How to research your home's past

History: More and more homeowners are researching the history of their homes. Some pay to have it done.

July 20, 2003|By Patricia Rivera | Patricia Rivera,SPECIAL TO THE SUN

Two neighbors told David Baldwin that they had dreams of an ailing little girl lying in a bed on the enclosed porch of their Windsor Hills apartment house.

It seemed as if she were fighting for her life, but none of the tenants could offer further explanations, said Baldwin, the director of the Baltimore County Historical Society's library.

"I started to wonder if the little girl had died in the home," said Baldwin, who has rented an apartment in the house since 1999.

So Baldwin did what he had been telling dozens of people over the years to do: He began studying the home's past. A friend searched property titles to help Baldwin trace the home's history. He learned about the home's former owners and the prices they paid for the house, which was built in 1910. But he didn't have much luck finding out about the little girl of his neighbors' dreams.

Baldwin isn't the only one who has been sifting through records and researching his home's history. An increasing number of people have developed an interest in historic home research during recent years. That appetite has been sparked in part by cable television programs, preservation groups and even government agencies.

Experts said curious homeowners can find clues within their homes and attics or by visiting tax offices and searching the Internet for nuggets about their house and neighborhood.

In many cases, it costs nothing more than patience and perseverance. And those who get stumped can call a growing number of professionals who charge $100 to thousands of dollars to offer a peek into a home's past.

"Like with the rest of the national mindset, people want to get a sense of their history so they're looking at their homes and their families," said architect Paul K. Williams, who runs a home history business in Washington and recently opened a Baltimore office. "They want to know where their families lived and who may have lived in their homes."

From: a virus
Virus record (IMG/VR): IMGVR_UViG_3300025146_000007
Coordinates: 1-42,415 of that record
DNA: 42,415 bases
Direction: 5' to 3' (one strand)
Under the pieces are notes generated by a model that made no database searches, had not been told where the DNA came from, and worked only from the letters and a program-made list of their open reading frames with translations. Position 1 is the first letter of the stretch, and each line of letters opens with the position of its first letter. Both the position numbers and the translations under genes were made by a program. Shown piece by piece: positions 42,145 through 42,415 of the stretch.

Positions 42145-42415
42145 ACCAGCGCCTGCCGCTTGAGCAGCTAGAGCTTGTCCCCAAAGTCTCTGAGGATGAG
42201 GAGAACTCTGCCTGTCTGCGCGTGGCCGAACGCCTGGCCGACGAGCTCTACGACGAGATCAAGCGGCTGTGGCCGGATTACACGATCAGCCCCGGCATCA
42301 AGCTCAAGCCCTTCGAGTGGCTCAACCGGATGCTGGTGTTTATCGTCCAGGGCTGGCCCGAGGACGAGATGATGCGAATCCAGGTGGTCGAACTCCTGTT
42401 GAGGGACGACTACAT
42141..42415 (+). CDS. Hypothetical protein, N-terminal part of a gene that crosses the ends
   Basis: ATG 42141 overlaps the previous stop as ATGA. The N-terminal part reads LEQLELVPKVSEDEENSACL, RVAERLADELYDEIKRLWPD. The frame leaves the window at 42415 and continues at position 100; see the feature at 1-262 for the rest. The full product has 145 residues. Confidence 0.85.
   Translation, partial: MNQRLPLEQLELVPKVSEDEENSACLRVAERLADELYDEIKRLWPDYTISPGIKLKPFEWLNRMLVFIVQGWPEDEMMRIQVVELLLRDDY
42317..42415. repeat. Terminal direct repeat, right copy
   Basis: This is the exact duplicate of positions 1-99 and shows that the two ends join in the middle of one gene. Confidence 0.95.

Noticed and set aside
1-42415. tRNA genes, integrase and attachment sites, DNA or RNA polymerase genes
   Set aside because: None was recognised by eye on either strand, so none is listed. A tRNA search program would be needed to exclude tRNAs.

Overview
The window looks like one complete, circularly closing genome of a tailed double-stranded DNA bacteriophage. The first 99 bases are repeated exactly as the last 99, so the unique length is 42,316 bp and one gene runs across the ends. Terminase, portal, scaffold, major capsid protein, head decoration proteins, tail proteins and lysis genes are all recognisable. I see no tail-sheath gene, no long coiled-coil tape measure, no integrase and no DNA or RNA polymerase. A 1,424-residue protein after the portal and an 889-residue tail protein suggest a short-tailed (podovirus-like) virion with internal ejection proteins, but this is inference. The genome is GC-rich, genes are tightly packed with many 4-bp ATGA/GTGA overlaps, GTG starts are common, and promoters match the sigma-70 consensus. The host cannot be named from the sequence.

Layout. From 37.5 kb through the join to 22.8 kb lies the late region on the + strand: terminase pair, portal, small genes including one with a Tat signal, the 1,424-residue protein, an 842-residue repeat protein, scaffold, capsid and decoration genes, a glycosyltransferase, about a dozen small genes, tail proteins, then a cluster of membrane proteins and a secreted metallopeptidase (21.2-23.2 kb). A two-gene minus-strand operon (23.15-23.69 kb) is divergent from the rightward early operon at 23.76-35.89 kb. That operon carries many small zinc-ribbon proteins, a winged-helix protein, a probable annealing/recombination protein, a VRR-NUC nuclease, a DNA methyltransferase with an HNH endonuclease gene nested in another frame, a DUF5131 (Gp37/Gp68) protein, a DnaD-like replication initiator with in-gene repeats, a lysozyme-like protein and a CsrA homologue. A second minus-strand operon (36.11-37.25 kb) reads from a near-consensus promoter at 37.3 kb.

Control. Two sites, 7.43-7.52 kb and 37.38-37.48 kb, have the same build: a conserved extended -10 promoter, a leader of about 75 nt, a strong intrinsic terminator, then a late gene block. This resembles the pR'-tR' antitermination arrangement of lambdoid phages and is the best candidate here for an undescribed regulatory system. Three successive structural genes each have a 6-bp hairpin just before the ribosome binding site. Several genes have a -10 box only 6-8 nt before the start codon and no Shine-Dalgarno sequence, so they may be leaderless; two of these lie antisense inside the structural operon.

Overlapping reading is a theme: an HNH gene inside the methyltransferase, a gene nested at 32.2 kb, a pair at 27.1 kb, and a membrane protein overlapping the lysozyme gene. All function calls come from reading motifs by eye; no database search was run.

And experts said homes built in the early 1900s aren't the only ones that are getting looks. As the housing boom has grown, homeowners with younger homes in the suburbs also have looked for pieces of history. Baltimore County Land Records Office workers said traffic has been heavier during recent years.

"There's a much greater interest in real estate, and more people come in here looking for information on homes and deeds," said Pat Mannion, a supervisor at the county's Land Records Office.

Home research clearly dovetails on the widespread practice of family research. And as popular interest in historic preservation continues to rise, so does the need to learn more about one's home, said architect Richard D. Wagner, also a Goucher College professor of historic preservation.

Financial incentives to restore older homes to their original state are helping fuel the trend. "Much of the interest is generated by tax credits which are available to people who take the time to outline the history of their homes," he said.

IRS-sanctioned income tax credits for rehabilitation projects are available for anyone whose home lies in a historic district, or is on the National Register of Historic Places. Maryland residents also can benefit from a 25 percent credit. The state's tax credit program - considered one of the best in the nation - has been threatened by budget cuts.

Williams, owner of Kelsey & Associates, fields many calls from people curious about their houses. His keen eye for details leads him to some interesting discoveries.

He found out that one Georgetown property he was asked to research had served as a temporary home for Jacqueline Kennedy and her children after the assassination of her husband. The clues: Pictures of both Kennedy walking her dog and throngs of onlookers gathered on the block and held back by police appeared in The Washington Star newspaper, along with reports and accounts from the 1960s.

In another case, he discovered that under the neatly kept front lawn of a home in the Washington neighborhood of Palisades sat a cannonball from the Civil War. The owners hit something suspicious while gardening, prompting the request for the home research.

Then there was the Chevy Chase home that he learned had been built from a Sears Roebuck catalog kit.

"This was very simple; it matched a home found in a Sears mail-order catalog," Williams said. "These are widely reprinted now for Sears home enthusiasts and easy to spot for the trained eye."

Some homeowners find there are practical reasons for pursuing research.

Doug Harbit, co-owner of the historic Davis Warner Inn in Takoma Park, can vouch for that. Harbit needed more data for an application to have the inn considered for the National Register of Historic Places. He hired Williams to conduct research.

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